Craig: Yeah, I know he doesn’t think that everybody’s weird.
Shirley: He thinks we’re normal. He thinks we’re normal.
Craig: But I’m wondering does he notice the difference? Does he look at other adults and go, “Clearly, sir, you can not do a pull-up.”
Chris: He’s definitely got some insight on that I think. I think only now, only recently, being thirteen, you still have to kind of think more about his upbringing was a little bit different. We had kettle bells as doorstops. We didn’t have a sofa, but we had a squat rack in our living room for more than a year that he would use as a climbing frame. We used to squat and we would used to dry our clothes. It was just a piece of our home in our living room.
Craig: It’s actually multi-functional. Unlike a sofa, which you can only do one thing with it.
Shirley: It is, exactly.
Chris: He’d go to his friend’s house and they wouldn’t have a squat rack in the living room.
Craig: Where’s your squat rack?
Chris: Exactly. So I think only now and only recently…
Craig: Him walking in and being like, “But wait, how do you guys do squats?”
Shirley: “How do you train? Where do your parents train?”
Chris: “Where do you keep your kettle bells?”
Chris: So yeah, I think only recently he started to realize that his upbringing was slightly different and that we had things that we enjoyed in our lives. I think we both believe that when you have children it shouldn’t be the end of your life and the beginning of theirs.
Chris: You should both be able to enjoy your lives. So if we enjoy training and it’s a part of our lives, we should suppress that. We should just find ways to bring it all together.
Shirley: And just adapt.
Shirley: Also, one of the really nice things with Tyler growing up, which will be the same with Indy, was that we would train a lot, outdoors of course. But what I mean is so I would train with him around.
Shirley: So if I said, “Okay Tyler I’m going to go train.” He’d understand what that looked like and what that was.
Craig: Oh, okay.
Shirley: So the visualization for him as a young boy was like, “Oh, I know what my mom does when she goes to train.” It’s not this place called the gym that I don’t know what it is and it just takes her away. He’s like, “I know what mom does, yeah sure. Yeah, mom’s training.”
Shirley: I think that’s really important to involve your children in that exercise or movement, or training, whatever you’re doing, to give them that real idea of what it is your doing and to normalize it. Because it’s normal and its healthy and it’s great.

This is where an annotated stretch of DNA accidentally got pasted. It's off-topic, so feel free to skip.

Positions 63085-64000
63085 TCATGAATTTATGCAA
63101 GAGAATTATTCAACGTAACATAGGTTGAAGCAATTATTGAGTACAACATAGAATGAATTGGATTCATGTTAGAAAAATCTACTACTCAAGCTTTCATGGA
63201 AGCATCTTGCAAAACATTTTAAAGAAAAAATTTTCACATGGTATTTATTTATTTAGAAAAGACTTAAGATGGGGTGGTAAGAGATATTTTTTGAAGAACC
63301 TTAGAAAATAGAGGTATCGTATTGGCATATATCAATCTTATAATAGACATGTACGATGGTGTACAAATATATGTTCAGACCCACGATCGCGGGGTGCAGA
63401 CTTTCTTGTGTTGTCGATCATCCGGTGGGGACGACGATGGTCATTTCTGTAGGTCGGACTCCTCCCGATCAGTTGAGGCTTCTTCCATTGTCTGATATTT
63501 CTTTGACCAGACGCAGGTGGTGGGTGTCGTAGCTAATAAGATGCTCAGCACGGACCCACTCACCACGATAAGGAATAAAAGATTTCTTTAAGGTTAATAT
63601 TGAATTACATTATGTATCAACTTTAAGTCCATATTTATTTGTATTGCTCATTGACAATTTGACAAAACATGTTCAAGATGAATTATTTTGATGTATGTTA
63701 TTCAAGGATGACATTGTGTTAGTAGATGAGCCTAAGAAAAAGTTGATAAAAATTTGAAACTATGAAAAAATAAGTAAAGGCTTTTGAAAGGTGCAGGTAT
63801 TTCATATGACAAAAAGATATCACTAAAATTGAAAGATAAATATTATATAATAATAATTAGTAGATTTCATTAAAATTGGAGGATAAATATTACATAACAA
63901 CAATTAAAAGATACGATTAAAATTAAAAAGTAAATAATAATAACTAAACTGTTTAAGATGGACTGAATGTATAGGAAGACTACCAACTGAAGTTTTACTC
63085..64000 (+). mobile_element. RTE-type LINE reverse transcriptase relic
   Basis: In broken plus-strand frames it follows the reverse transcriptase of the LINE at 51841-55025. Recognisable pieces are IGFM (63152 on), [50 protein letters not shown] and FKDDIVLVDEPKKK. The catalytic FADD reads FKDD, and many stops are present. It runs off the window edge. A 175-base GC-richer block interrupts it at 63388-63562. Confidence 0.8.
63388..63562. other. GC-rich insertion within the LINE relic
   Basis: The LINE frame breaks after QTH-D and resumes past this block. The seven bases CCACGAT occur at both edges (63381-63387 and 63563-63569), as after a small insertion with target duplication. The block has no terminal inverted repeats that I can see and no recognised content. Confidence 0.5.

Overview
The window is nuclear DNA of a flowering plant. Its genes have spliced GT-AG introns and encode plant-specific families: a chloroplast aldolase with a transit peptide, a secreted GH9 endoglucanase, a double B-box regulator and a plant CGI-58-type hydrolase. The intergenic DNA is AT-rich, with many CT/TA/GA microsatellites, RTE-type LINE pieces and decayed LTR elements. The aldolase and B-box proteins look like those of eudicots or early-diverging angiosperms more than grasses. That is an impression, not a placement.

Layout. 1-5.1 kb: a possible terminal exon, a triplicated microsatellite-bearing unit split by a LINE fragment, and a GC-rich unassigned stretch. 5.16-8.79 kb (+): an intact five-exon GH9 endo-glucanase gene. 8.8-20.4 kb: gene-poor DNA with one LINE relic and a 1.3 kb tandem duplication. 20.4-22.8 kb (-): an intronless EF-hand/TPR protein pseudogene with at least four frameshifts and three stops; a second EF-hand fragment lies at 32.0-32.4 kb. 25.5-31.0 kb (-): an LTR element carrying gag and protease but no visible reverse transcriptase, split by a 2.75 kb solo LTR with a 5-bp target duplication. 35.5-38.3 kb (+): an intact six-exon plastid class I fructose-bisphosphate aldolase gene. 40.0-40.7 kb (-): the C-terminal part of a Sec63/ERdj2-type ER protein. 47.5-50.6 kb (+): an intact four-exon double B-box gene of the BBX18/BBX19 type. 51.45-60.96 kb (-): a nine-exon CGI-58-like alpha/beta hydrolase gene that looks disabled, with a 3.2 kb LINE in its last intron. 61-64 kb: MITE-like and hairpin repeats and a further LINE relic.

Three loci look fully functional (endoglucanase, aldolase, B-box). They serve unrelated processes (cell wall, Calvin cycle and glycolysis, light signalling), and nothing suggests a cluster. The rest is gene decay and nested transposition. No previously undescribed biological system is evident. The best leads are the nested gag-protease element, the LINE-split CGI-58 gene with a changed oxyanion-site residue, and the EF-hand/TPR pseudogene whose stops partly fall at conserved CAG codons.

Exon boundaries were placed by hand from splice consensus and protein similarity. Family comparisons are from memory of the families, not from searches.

Craig: Absolutely. So the average child might actually think of their parents as being helicopter parents. They might not have the words for that, but they’re thinking, “Mom and dad are hovering and I wish mom and dad would leave me alone so that I could play.”
Craig: And I’m wondering if by showing him that you were doing your own thing but yet still obviously present in being parent, I’m wondering if that didn’t actually free him up more because he didn’t feel the need to push you away at any point. I don’t know whether that’s the case or not, but I’m wondering if that might not be a deep insight into parenting. That’s another thing that’s been lost, not just everyone’s own personal movement, but the fact that because you’re only focusing on the child, now the child wants to push you away at some point. I don’t know. It’s just a thought I had.
Shirley: Yeah. I think it’s a relevant thought. When they’re young like that and for many years, and still for us as adults, we need the space to discover and explore and to learn on our own. It’s the same even for Indy now when we see her climbing something. We’re around, we’re ready to spot, but we’re going to let her discover it on her own, because how is she going to learn how to climb it if we don’t allow here to discover that.
Shirley: I think that’s really important. Again, we had to practice with Tyler. When he was younger, we didn’t push parkour on him so much. It was like, “Whatever you want to do, you can do it and we’re going to support you.” But we did teach him how to climb up and climb down from a wall.